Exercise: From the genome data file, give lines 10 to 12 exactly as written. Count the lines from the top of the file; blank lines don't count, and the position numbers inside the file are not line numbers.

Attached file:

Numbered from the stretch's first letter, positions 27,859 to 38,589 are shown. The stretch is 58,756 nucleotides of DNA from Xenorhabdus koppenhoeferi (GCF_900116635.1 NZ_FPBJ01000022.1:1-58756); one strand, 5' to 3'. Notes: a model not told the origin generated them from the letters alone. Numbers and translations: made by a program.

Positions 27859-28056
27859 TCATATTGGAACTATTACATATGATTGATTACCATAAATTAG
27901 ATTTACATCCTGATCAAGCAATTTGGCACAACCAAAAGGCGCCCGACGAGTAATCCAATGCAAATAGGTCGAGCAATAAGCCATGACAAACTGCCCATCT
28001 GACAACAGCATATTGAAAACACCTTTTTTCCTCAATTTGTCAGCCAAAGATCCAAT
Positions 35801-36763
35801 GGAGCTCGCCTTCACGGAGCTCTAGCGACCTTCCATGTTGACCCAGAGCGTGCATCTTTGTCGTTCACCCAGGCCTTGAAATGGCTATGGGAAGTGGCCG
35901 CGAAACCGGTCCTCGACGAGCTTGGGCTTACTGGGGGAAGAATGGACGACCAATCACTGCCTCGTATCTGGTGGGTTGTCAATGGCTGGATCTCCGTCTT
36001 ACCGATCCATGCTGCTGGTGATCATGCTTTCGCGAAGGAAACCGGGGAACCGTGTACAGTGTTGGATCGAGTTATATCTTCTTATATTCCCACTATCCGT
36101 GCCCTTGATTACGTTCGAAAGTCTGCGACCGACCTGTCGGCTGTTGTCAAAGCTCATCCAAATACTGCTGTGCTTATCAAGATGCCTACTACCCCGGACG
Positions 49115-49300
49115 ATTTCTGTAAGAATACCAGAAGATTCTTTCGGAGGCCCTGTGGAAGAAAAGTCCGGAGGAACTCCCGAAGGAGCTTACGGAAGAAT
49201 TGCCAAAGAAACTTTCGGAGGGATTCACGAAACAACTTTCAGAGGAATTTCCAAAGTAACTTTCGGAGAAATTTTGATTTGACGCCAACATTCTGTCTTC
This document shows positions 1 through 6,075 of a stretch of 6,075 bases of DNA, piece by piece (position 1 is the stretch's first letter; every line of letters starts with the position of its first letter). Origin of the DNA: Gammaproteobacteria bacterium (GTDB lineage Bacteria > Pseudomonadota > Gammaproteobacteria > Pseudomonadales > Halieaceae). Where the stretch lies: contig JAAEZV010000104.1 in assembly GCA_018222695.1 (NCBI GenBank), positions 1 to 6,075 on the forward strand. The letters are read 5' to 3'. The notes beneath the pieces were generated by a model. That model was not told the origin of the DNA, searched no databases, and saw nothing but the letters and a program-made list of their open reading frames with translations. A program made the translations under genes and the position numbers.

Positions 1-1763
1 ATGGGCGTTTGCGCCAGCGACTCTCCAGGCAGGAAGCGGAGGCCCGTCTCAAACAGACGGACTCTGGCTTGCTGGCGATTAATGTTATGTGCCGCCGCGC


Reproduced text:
36101 GCCCTTGATTACGTTCGAAAGTCTGCGACCGACCTGTCGGCTGTTGTCAAAGCTCATCCAAATACTGCTGTGCTTATCAAGATGCCTACTACCCCGGACG
Positions 49115-49300
49115 ATTTCTGTAAGAATACCAGAAGATTCTTTCGGAGGCCCTGTGGAAGAAAAGTCCGGAGGAACTCCCGAAGGAGCTTACGGAAGAAT